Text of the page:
Marginalia, no.122

There is a sinfulle state of dreames…and there may be a night booke of our Iniquities, for beside the transgressions of the day, casuists will tell us of mortall sinnes in dreames arising from evill precogitations; meanwhile human lawe regards not noctambulos, and if a night walker should breake his neck or kill a man, takes no notice of it.

~ Sir Thomas Browne, from his notebooks

I read once about an elderly man who dreamt he was wrestling a stag.  The animal thrashed desperately with its antlers but he got an arm round its neck and gave a sharp twist.  He woke to find that he had killed his wife of fifty years.  One hopes he was a great philanthropist most nights – that he dreamt of curing cancer, bathing lepers or rescuing babies from falling pianos.  It might have counterbalanced his transgression.  But if we’re culpable for our dreams maybe God is similarly bound by dreams of universal pardon.


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2 responses to “Marginalia, no.122

  1. Dave Lull

    Thomas Szasz, in “The Shame of Medicine: Acquittal by Psychiatry,” wrote about the “sleep walking” defense:

    ‘In July 2008 a Welsh couple–Brian Thomas, 59 and his wife, Christine, 57–were vacationing in their camper. One night Brian strangled Christine, then called the police and told them he did it while he was sound asleep “dreaming” he was defending himself from an intruder. At Thomas’s criminal trial in November 2009 the court was told that “the couple had been asleep in their camper van in a car park when they were disturbed by youths in cars performing wheel spins and so moved elsewhere. However, Thomas then had a nightmare that one of the youths had broken into the van and later woke to find himself next to his wife’s body, at which point he called the police.” Court, prosecution, and defense agreed that Thomas suffered from “a sleep disorder and so had no control over his body when he attacked his wife of 40 years while they were both asleep.”

    ‘Thomas, we learned from press accounts, “regularly took anti-depressant drugs which made him impotent,” and the couple slept in separate bedrooms at home. He had stopped his medication before the holiday, allegedly to be able to have intercourse with his wife. Medical experts testified that “the sudden withdrawal of the drugs could have led to him having very vivid dreams.”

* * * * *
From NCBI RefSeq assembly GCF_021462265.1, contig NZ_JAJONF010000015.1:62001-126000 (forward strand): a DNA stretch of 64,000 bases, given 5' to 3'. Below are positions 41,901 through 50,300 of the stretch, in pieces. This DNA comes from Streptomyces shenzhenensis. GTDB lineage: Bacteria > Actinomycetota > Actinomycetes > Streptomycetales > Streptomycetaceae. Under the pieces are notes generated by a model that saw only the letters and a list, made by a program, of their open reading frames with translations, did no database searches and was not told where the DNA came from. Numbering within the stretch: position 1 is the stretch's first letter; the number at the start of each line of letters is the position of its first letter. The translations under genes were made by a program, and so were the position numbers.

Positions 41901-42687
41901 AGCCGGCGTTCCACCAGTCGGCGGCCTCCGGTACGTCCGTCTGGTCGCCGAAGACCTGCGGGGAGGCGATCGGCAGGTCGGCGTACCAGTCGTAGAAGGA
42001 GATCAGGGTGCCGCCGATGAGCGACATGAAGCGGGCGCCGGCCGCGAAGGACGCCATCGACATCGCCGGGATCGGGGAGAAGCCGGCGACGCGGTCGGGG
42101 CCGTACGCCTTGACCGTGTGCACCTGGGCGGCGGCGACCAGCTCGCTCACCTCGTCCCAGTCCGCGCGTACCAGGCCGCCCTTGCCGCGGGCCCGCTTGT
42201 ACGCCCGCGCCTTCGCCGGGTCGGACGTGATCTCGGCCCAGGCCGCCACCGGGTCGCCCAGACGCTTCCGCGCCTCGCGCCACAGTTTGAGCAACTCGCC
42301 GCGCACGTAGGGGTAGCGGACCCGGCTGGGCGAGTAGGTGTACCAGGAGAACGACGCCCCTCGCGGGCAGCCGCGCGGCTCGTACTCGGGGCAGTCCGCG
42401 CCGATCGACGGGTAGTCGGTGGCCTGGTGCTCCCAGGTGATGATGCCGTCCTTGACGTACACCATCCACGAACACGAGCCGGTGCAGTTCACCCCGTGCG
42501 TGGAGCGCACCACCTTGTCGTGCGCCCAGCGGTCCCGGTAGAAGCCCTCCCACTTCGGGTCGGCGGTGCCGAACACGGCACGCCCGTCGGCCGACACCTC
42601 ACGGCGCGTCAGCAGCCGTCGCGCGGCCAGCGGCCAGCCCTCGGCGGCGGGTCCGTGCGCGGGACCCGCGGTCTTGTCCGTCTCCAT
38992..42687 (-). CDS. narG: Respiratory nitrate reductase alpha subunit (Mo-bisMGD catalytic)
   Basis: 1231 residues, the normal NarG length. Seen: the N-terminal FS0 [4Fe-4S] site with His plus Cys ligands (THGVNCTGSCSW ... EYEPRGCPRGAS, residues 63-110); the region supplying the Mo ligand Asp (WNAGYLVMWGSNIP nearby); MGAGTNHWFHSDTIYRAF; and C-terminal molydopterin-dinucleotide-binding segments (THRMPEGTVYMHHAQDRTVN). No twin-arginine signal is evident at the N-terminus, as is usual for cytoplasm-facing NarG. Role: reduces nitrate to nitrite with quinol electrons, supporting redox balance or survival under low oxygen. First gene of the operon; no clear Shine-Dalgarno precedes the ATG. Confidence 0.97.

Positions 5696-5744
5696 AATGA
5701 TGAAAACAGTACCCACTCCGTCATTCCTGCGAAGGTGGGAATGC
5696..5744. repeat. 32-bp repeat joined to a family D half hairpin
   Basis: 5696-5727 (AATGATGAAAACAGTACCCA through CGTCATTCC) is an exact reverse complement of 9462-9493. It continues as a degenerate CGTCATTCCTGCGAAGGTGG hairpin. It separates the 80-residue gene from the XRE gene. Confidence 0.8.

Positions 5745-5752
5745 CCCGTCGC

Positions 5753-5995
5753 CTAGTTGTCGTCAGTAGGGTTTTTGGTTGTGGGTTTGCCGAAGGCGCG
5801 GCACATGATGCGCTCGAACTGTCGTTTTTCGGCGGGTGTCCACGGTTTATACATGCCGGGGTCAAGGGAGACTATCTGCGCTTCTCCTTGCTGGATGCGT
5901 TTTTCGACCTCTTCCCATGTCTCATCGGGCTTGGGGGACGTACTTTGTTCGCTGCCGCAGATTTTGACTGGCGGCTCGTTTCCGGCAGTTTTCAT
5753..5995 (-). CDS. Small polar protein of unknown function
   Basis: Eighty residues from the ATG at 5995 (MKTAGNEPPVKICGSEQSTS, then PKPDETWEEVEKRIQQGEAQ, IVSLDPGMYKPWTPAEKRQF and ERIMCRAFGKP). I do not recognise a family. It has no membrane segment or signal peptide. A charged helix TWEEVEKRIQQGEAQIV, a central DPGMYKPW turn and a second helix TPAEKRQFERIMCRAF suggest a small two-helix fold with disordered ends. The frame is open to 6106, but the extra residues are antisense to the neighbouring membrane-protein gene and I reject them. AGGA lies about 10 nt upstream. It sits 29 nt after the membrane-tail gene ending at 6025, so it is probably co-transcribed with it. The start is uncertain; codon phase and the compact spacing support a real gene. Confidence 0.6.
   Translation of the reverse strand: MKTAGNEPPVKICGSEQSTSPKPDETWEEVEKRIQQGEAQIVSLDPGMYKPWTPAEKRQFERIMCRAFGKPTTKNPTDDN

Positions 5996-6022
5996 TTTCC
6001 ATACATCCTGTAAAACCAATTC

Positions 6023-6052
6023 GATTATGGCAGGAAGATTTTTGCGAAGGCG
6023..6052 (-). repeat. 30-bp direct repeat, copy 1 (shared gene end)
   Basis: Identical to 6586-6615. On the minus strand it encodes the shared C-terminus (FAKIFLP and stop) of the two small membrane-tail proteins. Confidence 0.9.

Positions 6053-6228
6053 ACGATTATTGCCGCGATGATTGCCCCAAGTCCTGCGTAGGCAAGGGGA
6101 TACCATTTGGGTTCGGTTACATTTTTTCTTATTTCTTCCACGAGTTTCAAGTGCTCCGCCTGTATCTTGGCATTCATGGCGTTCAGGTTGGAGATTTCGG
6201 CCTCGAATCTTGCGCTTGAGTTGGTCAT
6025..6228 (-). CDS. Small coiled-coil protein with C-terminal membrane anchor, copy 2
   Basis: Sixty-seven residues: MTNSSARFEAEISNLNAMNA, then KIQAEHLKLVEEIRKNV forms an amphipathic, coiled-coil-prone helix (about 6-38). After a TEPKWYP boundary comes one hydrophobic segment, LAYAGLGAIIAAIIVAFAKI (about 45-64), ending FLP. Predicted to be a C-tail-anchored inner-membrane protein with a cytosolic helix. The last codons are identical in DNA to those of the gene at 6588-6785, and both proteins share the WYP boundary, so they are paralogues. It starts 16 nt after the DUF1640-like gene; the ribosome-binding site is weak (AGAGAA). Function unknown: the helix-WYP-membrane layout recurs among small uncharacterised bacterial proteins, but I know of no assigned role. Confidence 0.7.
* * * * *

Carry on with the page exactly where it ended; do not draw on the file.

‘The defense claimed that Thomas was suffering from the “non-insane” form of automatism and asked for an acquittal. The consequences of finding Thomas “not guilty by reason of insanity,” explained Chief Crown Prosecutor Iwan Jenkins, “would have meant Mr. Thomas’s detention in a psychiatric hospital, but it is now clear that the psychiatrists feel that that would serve no useful purpose. . . . It is only because of highly sophisticated tests carried out by sleep experts that Mr. Thomas’s condition could be confirmed.”

    ‘According to reports, the jury was “directed to return a not-guilty verdict, allowing Mr. Thomas to leave court an innocent man.” The judge reassured Thomas “that in the eyes of the law he bore no responsibility for what he had done”and added that “he was a decent man and devoted husband.” If any words of praise were offered about Mrs. Thomas, they were not reported.

    ‘After the trial one defense expert–Dr. Chris Idzikowski, director of the Edinburgh Sleep Centre–was reported to have been “still unsure which form of sleep disorder caused Thomas to kill his wife, but he supports the court’s decision. . . . I’m sure there are people who have the disorder, commit a crime, and try to lean back on it to get away with it. . . . ‘I’m convinced he was not guilty. That said, you never know. Maybe he’s a genius who’s tricked me and everybody else and is now going to claim lots of insurance money for his wife’s death.’”

    ‘Prosecutor Jenkins alleged that “the circumstances of this case are almost unique in the UK.” Well, not quite. Under the heading “Homicidal Somnambulism,” Wikipedia lists 68 similar cases, many from Britain.’

  2. Ian Wolcott

    I remember reading about the Welsh case. Certainly there’s a lot of room for deception in something like this. As a doctor, and since he mentioned it, Browne must have been familiar with similar situations in this own time. If the law truly allowed for innocence on these grounds in the 1600s, then it’s a defense with some antiquity, I suppose.

    The case I had in mind when writing this post was an older one, from ten or fifteen years ago, in the US. The man, I think, was in his later 70s or early 80s. As I recall, over several decades of their marriage he had been known to flail around in their bed and act out violently while asleep. She had always been able to snap him out of it. He had even sought help for his problem and years would pass without incident. His children all vouched for his long-term troubles in this regard and insisted that their father and mother had always been loving and committed to one another, as best anyone could tell. They had suggested the two get separate beds, but their mother had always vetoed the idea.

    Still, who knows?

    My brother when he was younger was a regular “noctambulo.” On a couple occasions he actually left the house. Once on a camping trip he left the tent we were sharing. I didn’t know anything about it until in the middle of the night when I heard him calling out and he came bursting back into the tent shaking and gasping from the cold. He said he had come to standing in the forest not knowing in which direction to find the tent or how far he had walked. He was scratched all over from walking into trees and bushes.

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